However sometimes this can come at an expense to small businesses and designers who find their original designs imitated by the larger stores and sold in bulk.
So while us as pet owners may be in awe when we find that cute denim doggie vest, or fun plush squeaker toy, at the big box store at a fraction of the price of the original creators, we’ve got to remember…If we, as dog owners, don’t support the brands that are creating original, quality pet products – these brands won’t be able to compete and could very well die out. Leaving us with no more cute new designs or innovative products.
So, if you see a high quality dog product on Instagram or in a pet store and then see a cheaper knock-off version elsewhere, for the sake of the original designer and your dog, choose the higher quality one.
What to Look for in Quality Dog Toys
- Durable Materials – Look for strong rubber for chew toys, multi layered fabrics or felt wool for plush toys, and natural cotton for rope toys.
- Quality Construction – Look for inversed stitching, Z stitching, strong joinery and no small pieces that could be easily broken off and ingested.
- Non-toxic – Try to avoid BPAs, PVC, Phthalates and unsafe dyes – they can be just as harmful to our pets as they are to us.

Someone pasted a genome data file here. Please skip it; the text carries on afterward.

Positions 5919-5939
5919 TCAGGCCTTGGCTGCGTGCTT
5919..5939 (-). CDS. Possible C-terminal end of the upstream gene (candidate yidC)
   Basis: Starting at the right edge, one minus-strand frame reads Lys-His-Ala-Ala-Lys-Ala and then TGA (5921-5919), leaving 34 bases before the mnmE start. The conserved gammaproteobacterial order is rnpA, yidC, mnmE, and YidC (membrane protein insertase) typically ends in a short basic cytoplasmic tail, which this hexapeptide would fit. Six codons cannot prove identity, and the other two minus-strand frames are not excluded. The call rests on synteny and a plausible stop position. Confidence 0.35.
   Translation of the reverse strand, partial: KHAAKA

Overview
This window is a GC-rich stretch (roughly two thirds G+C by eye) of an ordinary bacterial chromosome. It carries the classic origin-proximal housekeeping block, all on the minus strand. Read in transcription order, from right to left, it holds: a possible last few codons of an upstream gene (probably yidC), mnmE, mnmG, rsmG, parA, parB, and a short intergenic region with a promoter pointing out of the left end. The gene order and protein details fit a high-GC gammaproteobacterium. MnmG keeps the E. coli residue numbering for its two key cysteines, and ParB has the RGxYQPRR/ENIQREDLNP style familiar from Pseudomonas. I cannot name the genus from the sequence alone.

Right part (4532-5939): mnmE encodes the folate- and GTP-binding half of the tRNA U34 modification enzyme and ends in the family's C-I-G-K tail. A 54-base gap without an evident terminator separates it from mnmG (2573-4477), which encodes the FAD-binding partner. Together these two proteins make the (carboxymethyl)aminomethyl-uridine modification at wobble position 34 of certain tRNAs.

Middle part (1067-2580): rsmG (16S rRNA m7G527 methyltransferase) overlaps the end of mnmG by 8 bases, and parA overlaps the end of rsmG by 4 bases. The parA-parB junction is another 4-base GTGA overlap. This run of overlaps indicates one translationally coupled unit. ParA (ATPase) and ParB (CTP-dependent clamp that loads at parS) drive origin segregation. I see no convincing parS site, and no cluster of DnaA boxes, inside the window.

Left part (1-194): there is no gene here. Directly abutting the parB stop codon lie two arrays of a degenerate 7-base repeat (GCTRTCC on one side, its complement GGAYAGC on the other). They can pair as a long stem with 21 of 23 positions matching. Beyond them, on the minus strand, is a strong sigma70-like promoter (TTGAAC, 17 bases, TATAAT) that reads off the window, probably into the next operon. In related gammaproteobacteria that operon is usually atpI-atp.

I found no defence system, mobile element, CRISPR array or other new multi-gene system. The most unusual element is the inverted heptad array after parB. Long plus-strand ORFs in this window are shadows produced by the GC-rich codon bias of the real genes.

- Machine washable or easily hand washable.
- Tested to meet safety standards.
- Unique designs – Don’t forget to bring the fun to playtime!
Dog Toys – Hall of Fame
We’ve seen and tested hundreds of dog toys over the years. These ones remain our steadfast favourites for fun, safety and longevity.
INTERACTIVE TREAT TOYS
Kong – This classic treat toy is not only safe, robust and ergonomically designed, it can be stuffed with treats, frozen to make a doggie ice block and filled with peanut butter to keep your dog occupied for days on end.
The Odin – A new kid on the block, but this treat toy’s minimal design and quality materials make it a high ranking favourite – especially for smaller dogs.